Check out the new and improved SentenceSpeak blog (along with our new website) at famm.org/blog.
Friday, September 20, 2013
Check out the new and improved SentenceSpeak blog (along with our new website) at famm.org/blog.
Tuesday, August 6, 2013
Federal prison expert and FAMM friend Todd Bussert has the scoop at his excellent blog on Bureau of Prison (BOP) issues:
As discussed here, the BOP recently announced its intention to re-mission FCI Danbury from a women’s facility to a men’s low-security institution. The Hartford Courant reports that on Friday a group of senators from Connecticut (Blumenthal and Murphy), New York (Schumer and Gillibrand), Massachusetts (Warren and Markey), Vermont (Leahy and Sanders), New Hampshire (Shaheen), Maine (King) and Pennsylvania (Casey) wrote the Bureau of Prisons in an effort to prevent the move. According to the Courant, the senators contend that “the federal Corrections Institute at Danbury … is located along a densely populated urban corridor and a significant number of the inmates are from the surrounding states. Danbury is only 60 miles from Hartford, 70 miles from New York City, and 150 miles from Boston. It is easily accessible by public transportation, train, and car.” They add:
"The transfer would dramatically disrupt the lives of these female inmates, many of whom are from the Northeast […] and place them out of reach of their families and loved ones.[…] We understand that the small percentage of women inmates in the federal system means that many women will be incarcerated very far from home. Given BOP’s commitment to maintaining family contact, the goal should be to have as many inmates as close as possible to their home[.]"
Through its spokesman, the Bureau of Prisons responded that it has “an immediate need for low-security male bed space,” and that the closet federal prison for female low-security prisoners is in West Virginia (i.e., the Hazelton (WV) Secure Female Facility (SFF)).The switch could mean that the women at Danbury get moved even further from their homes, children, and families -- which could mean fewer visits and a tougher time heading back home and reentering their communities at the end of their sentences.
This is just one more example of the DOJ's prison overcrowding crisis, which can be blamed largely on mandatory minimum sentences. There is no more room at the inn, folks! It's time to do something about it, which is why Senators Paul and Leahy are having a hearing on mandatory minimum sentences in September. We need to stop sending so many people to prison for so, so long. Judges need flexibility in sentencing so that they can save those scarce prison resources for the most dangerous and violent offenders.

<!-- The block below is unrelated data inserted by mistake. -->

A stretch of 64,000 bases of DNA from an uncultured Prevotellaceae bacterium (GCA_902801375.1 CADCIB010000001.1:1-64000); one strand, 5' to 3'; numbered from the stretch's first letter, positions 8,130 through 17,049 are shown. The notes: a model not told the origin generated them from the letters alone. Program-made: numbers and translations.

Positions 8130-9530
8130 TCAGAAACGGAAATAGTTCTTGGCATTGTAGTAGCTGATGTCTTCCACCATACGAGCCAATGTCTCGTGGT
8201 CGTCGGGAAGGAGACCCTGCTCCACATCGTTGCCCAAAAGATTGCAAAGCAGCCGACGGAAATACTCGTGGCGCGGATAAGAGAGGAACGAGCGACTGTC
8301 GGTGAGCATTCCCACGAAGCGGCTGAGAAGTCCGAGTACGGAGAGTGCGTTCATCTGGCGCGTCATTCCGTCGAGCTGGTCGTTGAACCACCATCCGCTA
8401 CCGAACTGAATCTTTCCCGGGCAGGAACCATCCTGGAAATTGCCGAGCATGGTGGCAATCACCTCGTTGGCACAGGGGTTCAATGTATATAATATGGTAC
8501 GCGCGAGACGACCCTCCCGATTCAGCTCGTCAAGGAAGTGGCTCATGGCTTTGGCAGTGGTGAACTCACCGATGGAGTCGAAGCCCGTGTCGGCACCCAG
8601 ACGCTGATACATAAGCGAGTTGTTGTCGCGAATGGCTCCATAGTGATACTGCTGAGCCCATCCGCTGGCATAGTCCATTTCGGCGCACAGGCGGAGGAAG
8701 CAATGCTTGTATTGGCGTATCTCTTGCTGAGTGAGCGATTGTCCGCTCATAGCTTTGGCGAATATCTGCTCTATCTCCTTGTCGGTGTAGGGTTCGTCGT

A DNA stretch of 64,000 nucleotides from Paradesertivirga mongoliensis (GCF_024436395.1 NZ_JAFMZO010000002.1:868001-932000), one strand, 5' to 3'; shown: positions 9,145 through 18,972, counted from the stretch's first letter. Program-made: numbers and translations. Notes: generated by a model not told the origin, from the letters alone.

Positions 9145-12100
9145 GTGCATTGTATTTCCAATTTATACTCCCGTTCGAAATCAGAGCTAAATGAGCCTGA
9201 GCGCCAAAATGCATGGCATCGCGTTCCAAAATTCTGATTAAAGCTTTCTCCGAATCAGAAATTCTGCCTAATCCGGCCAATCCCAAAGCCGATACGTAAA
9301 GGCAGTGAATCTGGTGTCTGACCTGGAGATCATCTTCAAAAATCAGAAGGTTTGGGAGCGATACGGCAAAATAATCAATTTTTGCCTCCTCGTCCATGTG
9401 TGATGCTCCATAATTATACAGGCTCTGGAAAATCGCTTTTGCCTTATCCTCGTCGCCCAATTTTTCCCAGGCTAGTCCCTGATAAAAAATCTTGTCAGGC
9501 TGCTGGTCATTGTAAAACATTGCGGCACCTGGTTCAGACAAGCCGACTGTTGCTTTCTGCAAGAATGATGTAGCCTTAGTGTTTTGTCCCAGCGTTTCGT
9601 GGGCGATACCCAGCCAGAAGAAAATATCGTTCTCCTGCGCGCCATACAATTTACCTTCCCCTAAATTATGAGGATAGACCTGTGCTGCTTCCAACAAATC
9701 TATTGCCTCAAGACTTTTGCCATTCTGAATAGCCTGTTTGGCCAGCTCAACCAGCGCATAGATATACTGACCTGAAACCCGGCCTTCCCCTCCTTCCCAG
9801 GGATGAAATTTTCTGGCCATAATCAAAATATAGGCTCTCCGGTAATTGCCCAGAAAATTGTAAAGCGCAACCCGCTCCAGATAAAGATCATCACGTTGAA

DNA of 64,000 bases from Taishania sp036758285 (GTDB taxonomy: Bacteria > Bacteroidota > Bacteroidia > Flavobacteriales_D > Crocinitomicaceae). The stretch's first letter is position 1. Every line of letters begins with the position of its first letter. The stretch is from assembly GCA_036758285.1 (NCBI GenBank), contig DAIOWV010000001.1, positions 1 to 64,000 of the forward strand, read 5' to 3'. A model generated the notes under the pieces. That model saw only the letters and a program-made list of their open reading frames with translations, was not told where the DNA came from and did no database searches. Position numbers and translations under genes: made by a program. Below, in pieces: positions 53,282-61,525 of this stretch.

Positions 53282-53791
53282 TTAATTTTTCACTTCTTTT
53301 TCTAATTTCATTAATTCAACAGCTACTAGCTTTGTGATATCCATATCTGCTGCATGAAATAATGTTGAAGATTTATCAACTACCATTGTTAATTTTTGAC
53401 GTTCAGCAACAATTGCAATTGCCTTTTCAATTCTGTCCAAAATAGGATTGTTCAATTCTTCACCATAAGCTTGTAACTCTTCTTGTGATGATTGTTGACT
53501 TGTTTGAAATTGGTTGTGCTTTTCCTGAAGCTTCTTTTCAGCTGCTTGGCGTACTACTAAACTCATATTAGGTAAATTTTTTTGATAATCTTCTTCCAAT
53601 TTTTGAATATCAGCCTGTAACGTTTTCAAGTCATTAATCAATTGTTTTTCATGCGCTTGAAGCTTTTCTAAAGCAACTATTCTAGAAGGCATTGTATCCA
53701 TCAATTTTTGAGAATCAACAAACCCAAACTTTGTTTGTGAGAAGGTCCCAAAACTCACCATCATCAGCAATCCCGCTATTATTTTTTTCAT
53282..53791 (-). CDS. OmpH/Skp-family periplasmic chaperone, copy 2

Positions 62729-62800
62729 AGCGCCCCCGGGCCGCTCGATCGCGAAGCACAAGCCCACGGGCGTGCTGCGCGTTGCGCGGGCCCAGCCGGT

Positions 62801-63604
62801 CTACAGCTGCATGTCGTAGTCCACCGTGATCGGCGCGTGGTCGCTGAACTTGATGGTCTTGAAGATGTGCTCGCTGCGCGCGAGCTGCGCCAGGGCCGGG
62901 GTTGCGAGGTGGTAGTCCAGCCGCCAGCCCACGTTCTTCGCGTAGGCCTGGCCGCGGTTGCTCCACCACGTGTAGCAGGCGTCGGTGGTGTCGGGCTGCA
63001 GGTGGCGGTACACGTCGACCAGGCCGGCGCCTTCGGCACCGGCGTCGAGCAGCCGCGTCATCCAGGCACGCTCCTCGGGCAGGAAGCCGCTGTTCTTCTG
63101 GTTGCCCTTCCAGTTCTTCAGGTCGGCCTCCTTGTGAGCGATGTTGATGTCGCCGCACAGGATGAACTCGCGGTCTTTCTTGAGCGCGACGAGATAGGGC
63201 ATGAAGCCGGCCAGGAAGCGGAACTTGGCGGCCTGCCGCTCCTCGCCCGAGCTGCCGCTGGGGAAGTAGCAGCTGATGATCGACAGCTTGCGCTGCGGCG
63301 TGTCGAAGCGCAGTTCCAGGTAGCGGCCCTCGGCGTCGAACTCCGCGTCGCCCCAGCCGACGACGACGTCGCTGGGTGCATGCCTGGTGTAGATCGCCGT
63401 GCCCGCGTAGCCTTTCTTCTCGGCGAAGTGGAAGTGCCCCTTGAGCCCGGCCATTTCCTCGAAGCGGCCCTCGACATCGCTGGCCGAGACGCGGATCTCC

You can tell your U.S. Senators to support sentencing reform through our Action August campaign. Mandatory minimum sentencing reform is a meaningful solution to prison overcrowding at the BOP. Don't know how to have a meeting with your U.S. Senators? Tune in to FAMM's Facebook page this Friday, August 9, at 12:00 noon EST to ask questions and get answers!
Monday, August 5, 2013
That's the titled of this excellent piece by Robby Soave over at the Daily Caller. It quotes FAMM's Molly Gill and explores the cases of two FAMM members serving long prison terms for nonviolent drug offenses, Sharanda Jones and Jack Carpenter:
Sharanda Jones never considered herself a criminal mastermind. Her job was just buying the cocaine powder; other members of the organization rendered it into crack cocaine and sold it. Jones owned a gun — for self-protection — but never used it. And yet Jones, a nonviolent drug purchaser, is serving life without parole — at a cost to the taxpayers of over a million dollars.
Jack Carpenter was a California resident who grew marijuana for personal, medicinal use. Eventually, he expanded his operation and began growing marijuana to sell to dispensaries that then sold to patients–as permitted under state law. But under federal law, Carpenter’s actions were illegal. After he was convicted in 2010, mandatory minimums bumped his sentence up to 10 years.Soave also discusses the growing conservative support for sentencing reform, pointing to the current system's exorbitant cost to taxpayers and concerns about overfederalization and overcriminalization:
Mandatory minimums are an increasing concern for conservatives as well. For one thing, the cost to incarcerate nonviolent offenders is simply too high. “One out of every four Department of Justice dollars is locking up nonviolent drug offenders,” said Gill. “Half the prison population is nonviolent drug offenders.”You can read the rest here.
Friday, August 2, 2013
According to a preliminary report released by the commission, more than 7,300 federal prisoners have had their sentences shortened under the law. The average reduction is 29 months, meaning that over all, offenders are serving roughly 16,000 years fewer than they otherwise would have. And since the federal government spends about $30,000 per year to house an inmate, this reduction alone is worth nearly half-a-billion dollars.That's right, thanks to the retroactive application of the fairer federal crack cocaine sentencing guidelines, 7,300 people are collectively serving 16,000 fewer years in prison, saving taxpayers half a billion dollars, all at no cost to public safety.
Federal judges nationwide have long expressed vigorous disagreement with both the sentencing disparity and the mandatory minimum sentences they are forced to impose, both of which have been drivers of our bloated federal prison system. But two bipartisan bills in Congress now propose a cheaper and more humane approach. It would include reducing mandatory minimums, giving judges more flexibility to sentence below those minimums, and making more inmates eligible for reductions to their sentences under the new ratio.Feeling inspired? Good! August is the perfect month to take action -- visit your lawmakers while they are in their home states and tell them they should support sentencing reform!